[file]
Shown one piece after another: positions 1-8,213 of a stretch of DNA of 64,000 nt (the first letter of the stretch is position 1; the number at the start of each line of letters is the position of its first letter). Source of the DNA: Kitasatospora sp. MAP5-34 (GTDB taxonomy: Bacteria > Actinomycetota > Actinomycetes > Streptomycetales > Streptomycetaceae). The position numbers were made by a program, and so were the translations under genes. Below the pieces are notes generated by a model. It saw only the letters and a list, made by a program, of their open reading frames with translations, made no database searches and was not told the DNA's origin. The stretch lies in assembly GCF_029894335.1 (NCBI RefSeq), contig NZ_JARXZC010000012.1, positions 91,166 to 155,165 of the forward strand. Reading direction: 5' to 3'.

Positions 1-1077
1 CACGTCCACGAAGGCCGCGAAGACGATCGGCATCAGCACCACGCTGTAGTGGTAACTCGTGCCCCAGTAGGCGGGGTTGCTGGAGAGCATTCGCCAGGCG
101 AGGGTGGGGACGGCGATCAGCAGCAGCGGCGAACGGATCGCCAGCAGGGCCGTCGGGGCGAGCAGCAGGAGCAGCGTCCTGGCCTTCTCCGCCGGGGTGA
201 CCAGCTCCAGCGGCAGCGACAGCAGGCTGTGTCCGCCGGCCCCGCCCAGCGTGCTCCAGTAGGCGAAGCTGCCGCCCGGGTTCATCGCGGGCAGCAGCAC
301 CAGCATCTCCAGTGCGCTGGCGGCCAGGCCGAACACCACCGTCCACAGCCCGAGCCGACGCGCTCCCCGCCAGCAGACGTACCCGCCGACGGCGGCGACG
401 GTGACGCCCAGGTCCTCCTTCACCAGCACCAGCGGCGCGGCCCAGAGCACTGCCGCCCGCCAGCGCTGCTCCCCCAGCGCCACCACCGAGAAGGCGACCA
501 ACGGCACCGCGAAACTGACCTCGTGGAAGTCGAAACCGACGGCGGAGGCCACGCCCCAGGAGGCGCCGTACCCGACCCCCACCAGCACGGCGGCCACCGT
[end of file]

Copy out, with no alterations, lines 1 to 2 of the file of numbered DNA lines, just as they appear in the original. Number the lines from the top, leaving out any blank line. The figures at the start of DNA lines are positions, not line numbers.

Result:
Shown one piece after another: positions 1-8,213 of a stretch of DNA of 64,000 nt (the first letter of the stretch is position 1; the number at the start of each line of letters is the position of its first letter). Source of the DNA: Kitasatospora sp. MAP5-34 (GTDB taxonomy: Bacteria > Actinomycetota > Actinomycetes > Streptomycetales > Streptomycetaceae). The position numbers were made by a program, and so were the translations under genes. Below the pieces are notes generated by a model. It saw only the letters and a list, made by a program, of their open reading frames with translations, made no database searches and was not told the DNA's origin. The stretch lies in assembly GCF_029894335.1 (NCBI RefSeq), contig NZ_JARXZC010000012.1, positions 91,166 to 155,165 of the forward strand. Reading direction: 5' to 3'.

Positions 1-1077